How to Curb Cravings for Alcohol and Drugs

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“Dear Pharmacist,

My brother is struggling with alcohol cravings, even though he has a support group and does acupuncture. I wonder if you have any ideas about herbs or vitamins to reduce cravings.”

–H.S.  Orlando, Florida

Answer: Your brother, along with roughly 14 million Americans struggle with alcohol cravings and physical or psychological dependence. There are many alcoholics who go through life without ever attempting to quit, and many end up facing liver failure, pancreatic cancer, or jail time. Congrats to your brother (and you) for reaching out. And in answer to your question, yes, there are several supplements that might support your loved one right now.

Kudzu extract: This is actually a weed that grows all over the world and is sold in supplement form at health food stores because it has various medical uses. The extract from kudzu root (pueraria lobata) may be of benefit and is sometimes used as a treatment for alcoholic cravings (and possibly metabolic syndrome). It appears to reduce the urge to drink according to a 2004 study published in the Journal of Medicinal Food. To be clear, animal studies have shown kudzu’s benefit, not human trials.

Glutamine: An essential amino acid, glutamine has multiple functions. It lines the gut, improves mood, reduces anxiety and may even help reduce cravings. One detrimental effect of alcohol is that it reduces the action of natural glutamine in the body, which contributes to those nasty hangovers. To cut the craving and ease a hangover, try supplementing with 500 mg to 1,000 mg of glutamine with each meal.

5-HTP: This is another amino acid in the body. It is a popular natural antidepressant and sleep aid since it raises both serotonin and melatonin in the body. Raising the body’s levels of ‘feel good’ serotonin is great because serotonin deficiency has been tied to alcoholism and other addictive disorders. I suggest approximately 50 – 300 mg per day, in divided doses. You can start with 50 mg twice daily and work up slowly.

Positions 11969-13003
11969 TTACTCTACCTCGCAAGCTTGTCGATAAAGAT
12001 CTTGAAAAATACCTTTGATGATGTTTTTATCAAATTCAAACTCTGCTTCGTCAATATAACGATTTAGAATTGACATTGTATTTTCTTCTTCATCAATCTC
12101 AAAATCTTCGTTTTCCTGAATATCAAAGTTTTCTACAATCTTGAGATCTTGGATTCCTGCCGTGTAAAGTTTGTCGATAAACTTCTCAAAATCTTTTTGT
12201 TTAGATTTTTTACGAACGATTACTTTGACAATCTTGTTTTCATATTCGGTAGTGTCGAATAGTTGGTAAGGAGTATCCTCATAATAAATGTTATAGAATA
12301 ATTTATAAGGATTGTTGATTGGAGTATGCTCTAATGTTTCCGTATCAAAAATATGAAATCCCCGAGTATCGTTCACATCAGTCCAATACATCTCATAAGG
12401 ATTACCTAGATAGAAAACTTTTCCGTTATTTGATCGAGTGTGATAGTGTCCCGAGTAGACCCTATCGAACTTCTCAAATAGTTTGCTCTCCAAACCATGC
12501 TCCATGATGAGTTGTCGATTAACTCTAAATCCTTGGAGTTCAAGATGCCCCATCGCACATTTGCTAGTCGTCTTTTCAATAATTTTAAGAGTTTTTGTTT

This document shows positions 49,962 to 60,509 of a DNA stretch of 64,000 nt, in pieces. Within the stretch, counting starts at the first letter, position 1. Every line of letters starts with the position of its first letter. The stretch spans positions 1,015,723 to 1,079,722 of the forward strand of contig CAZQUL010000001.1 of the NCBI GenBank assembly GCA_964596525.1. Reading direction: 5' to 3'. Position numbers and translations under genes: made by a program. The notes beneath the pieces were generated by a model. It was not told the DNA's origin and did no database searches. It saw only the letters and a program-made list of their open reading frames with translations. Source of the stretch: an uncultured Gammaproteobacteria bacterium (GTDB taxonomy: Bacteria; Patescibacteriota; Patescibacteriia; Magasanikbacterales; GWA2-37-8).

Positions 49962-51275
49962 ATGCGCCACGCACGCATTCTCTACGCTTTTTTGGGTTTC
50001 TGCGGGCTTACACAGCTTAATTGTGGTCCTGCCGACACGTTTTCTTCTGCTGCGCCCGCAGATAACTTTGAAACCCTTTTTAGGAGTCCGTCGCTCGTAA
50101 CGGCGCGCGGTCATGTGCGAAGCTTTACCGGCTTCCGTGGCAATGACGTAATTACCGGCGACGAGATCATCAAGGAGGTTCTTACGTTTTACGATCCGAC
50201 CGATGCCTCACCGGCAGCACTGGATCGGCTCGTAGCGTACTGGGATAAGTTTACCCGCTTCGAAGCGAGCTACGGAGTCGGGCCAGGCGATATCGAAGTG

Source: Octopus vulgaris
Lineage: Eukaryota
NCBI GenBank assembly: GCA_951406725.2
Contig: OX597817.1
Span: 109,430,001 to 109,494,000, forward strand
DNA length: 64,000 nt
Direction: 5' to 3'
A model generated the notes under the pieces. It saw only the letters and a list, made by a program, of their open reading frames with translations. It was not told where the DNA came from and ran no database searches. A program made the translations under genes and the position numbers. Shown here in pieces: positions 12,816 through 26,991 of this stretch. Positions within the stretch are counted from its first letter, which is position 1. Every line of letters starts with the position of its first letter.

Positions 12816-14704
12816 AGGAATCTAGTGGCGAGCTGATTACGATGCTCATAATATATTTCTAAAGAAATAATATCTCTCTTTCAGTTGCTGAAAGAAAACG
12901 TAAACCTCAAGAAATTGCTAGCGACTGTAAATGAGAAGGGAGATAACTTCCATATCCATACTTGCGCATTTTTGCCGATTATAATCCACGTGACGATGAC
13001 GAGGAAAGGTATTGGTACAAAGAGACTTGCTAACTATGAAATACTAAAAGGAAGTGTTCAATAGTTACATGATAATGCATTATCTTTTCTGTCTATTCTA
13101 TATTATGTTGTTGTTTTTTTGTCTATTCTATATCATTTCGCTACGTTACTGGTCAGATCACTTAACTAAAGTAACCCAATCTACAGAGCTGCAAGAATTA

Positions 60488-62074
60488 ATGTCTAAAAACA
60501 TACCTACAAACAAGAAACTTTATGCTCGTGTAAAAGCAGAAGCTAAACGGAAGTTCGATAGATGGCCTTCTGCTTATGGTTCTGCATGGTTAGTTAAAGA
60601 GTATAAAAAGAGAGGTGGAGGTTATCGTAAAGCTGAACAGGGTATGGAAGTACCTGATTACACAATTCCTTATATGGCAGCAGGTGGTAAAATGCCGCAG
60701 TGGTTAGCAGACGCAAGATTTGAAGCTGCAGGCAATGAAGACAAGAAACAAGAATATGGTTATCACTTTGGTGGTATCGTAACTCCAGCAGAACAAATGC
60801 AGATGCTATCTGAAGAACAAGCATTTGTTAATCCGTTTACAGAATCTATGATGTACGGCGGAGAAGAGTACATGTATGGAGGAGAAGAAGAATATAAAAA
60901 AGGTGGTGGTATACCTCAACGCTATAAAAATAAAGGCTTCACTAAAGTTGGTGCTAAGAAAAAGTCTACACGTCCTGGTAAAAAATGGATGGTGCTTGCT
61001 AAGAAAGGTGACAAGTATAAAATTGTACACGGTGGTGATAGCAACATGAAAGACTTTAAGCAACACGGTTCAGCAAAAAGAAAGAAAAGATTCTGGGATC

Milk Thistle: These leaves from the Mediterranean regions are known for cleaning the liver, which is wonderful because the liver is one primary organ targeted by alcohol damage. Milk thistle is obviously going to help you more if you have mild liver damage, not severe.

There are several prescription medications too. Antabuse (disulfuram) is an old drug and still available. It makes one vomit profusely if they so much as touch alcohol! Not a pretty picture. Another medication is Naltrexone which blocks pleasure sensors in the brain and reduces the cravings for alcohol/narcotics once you quit. Campral (acamprosate) is another medication that may help.

People with addiction problems have imbalanced brain chemicals. The above mentioned supplements may help bring harmony to them once again and other very useful options include dandelion, Reishi mushroom, evening primrose oil, glycine and L-tyrosine.

Did You Know?
About one in four children in America is exposed to alcohol abuse within the family.